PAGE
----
• Continue to learn about and advocate for both access and relevant experiences for everyone in the hiking community, particularly those from marginalized communities, through policy initiatives and advocacy, stewardship, technical assistance, and our role as a convener and collaborator.
  • Engage in mutualistic relationships and active collaboration with community partners working to improve the lives of those within the hiking community who experience systemic oppression and those who have not yet joined our community because of oppression.

Our Vision

We envision a world where everyone feels welcome in the American hiking community and has permanent access to meaningful hiking, including urban, frontcountry, and backcountry opportunities. We will achieve this vision by empowering all communities to enjoy, share, and preserve the hiking experience; advocating for the protection and expansion of hiking spaces; fostering trail stewardship; and collaborating with partners whose strengths are complementary.

Gert Boers

Our Core Values

1. We Are Hikers

We share our love of hiking. We achieve our mission through uniting the diverse hiking community.

2. Hiking Matters

We believe in hiking’s transformative power: It boosts mental and physical health, engenders respect for ourselves and our surroundings, and creates and strengthens a sense of community.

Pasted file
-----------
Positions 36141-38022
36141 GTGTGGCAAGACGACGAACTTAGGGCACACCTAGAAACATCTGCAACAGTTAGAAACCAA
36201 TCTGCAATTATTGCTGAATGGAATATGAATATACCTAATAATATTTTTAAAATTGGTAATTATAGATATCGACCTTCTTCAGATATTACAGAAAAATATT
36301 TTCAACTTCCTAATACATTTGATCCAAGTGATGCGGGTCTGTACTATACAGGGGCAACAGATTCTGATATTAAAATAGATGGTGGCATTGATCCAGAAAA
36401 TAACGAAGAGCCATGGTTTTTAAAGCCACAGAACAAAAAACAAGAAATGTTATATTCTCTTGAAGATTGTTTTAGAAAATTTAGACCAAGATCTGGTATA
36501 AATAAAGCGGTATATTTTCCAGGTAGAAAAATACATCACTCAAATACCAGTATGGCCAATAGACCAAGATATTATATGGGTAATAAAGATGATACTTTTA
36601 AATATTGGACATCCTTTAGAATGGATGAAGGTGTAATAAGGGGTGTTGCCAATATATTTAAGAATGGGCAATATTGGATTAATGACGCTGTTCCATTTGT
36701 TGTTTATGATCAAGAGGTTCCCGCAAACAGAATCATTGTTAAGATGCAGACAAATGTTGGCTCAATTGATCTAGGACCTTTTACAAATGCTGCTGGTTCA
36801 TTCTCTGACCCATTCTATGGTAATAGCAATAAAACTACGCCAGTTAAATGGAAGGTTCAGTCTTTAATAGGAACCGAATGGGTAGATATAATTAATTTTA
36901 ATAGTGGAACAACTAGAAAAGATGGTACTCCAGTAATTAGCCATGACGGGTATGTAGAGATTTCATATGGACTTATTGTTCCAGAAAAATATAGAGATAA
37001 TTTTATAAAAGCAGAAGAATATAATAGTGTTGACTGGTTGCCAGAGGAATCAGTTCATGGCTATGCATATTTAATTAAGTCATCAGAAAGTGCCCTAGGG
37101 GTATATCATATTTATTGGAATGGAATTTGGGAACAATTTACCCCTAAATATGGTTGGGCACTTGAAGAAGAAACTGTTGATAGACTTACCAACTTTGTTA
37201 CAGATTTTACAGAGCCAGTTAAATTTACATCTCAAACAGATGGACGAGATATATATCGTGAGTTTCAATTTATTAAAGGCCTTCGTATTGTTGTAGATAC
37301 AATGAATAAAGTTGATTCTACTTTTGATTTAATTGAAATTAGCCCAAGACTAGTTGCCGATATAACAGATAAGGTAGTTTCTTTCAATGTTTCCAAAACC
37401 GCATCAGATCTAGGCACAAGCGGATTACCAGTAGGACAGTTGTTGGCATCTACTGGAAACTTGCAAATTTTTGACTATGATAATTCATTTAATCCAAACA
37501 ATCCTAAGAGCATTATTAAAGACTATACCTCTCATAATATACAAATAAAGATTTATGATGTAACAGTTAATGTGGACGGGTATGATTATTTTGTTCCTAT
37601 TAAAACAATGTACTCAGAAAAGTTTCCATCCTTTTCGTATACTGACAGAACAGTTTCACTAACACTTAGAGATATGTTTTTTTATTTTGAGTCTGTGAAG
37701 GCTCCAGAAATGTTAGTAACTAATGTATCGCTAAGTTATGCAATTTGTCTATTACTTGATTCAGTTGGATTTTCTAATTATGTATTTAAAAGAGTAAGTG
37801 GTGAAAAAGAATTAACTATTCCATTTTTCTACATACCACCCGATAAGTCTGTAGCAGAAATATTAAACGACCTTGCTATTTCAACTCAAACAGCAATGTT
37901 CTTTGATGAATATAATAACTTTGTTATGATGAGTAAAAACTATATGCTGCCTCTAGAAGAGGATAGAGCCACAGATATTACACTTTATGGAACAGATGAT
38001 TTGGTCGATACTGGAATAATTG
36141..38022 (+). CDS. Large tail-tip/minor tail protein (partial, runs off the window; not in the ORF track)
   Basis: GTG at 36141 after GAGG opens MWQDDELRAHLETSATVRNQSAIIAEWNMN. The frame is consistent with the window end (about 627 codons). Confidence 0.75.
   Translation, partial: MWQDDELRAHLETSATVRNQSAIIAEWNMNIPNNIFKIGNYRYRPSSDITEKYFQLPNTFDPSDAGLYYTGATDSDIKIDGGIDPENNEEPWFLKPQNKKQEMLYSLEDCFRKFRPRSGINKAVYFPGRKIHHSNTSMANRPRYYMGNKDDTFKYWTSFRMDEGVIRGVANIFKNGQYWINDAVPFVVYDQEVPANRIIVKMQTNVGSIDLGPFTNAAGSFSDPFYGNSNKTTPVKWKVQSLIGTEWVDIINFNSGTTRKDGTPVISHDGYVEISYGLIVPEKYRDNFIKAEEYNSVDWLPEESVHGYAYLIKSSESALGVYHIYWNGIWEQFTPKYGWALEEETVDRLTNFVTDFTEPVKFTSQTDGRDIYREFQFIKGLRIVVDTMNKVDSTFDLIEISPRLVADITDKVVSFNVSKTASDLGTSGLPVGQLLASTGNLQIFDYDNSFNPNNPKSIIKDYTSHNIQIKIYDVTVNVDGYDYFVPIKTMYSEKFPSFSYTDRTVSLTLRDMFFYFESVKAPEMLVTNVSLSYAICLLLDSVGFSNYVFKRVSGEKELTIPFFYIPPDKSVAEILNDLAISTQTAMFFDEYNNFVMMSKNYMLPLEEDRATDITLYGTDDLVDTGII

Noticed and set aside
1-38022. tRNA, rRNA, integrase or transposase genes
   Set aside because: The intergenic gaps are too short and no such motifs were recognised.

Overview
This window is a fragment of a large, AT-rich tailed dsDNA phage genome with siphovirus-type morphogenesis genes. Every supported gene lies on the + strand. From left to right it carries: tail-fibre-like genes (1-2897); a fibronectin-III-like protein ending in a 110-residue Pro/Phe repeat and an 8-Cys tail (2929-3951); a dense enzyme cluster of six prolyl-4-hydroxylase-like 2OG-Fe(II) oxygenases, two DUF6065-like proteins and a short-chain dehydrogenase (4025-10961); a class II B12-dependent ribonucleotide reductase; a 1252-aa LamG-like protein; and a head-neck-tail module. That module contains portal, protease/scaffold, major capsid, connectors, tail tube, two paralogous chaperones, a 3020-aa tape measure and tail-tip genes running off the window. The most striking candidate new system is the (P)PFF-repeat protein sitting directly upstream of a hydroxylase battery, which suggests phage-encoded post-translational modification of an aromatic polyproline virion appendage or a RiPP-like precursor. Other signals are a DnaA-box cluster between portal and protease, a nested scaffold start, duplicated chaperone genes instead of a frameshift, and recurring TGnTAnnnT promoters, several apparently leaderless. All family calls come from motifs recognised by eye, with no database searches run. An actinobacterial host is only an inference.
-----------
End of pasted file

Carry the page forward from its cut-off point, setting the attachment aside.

3. Trails Are for Everyone

We believe that everyone should feel welcome as a hiker on all trails. Hiking offers low-threshold access to a positive outdoor social activity available to all.

4. We Share the Trail

We collaborate with partners that complement our strengths and weaknesses, rather than competing. We convene, amplify, and lead, rather than direct.

5. Hiking Inspires Sustainability

We protect the places we love. Because hiking directly engages hikers with their surroundings, it invites deeper personal connections with that land, leading to a commitment to care and advocate for its health and preservation.

Justice, Equity, Diversity, and Inclusion

What does it mean?

WE DEFINE JUSTICE as dismantling barriers to resources and opportunities in society so that all individuals and communities can live a full and dignified life. These barriers are essentially the “isms” in society: racism, classism, sexism, ageism, and more.

WE DEFINE EQUITY as redistributing resources to ensure everyone has equal access to the same opportunities; it recognizes that advantages and barriers exist. Equity is not the same thing as equality.

WE DEFINE DIVERSITY as the differences between us based on which we experience systemic advantages or encounter systemic barriers to opportunities. So, diversity isn’t all differences, but differences along identities such as race, ethnicity, gender identity and expression, sexual orientation, class, education, religious affiliation, and immigration status.

WE DEFINE INCLUSION as celebrating, valuing, centering, and amplifying perspectives, voices, styles, and identities of individuals who experience more systemic barriers, mistreatment, or disadvantages based on their identities (inclusion is not merely tolerating, accommodating, surmounting, overcoming, or transcending differences).

Learn more: AHS's JEDI Report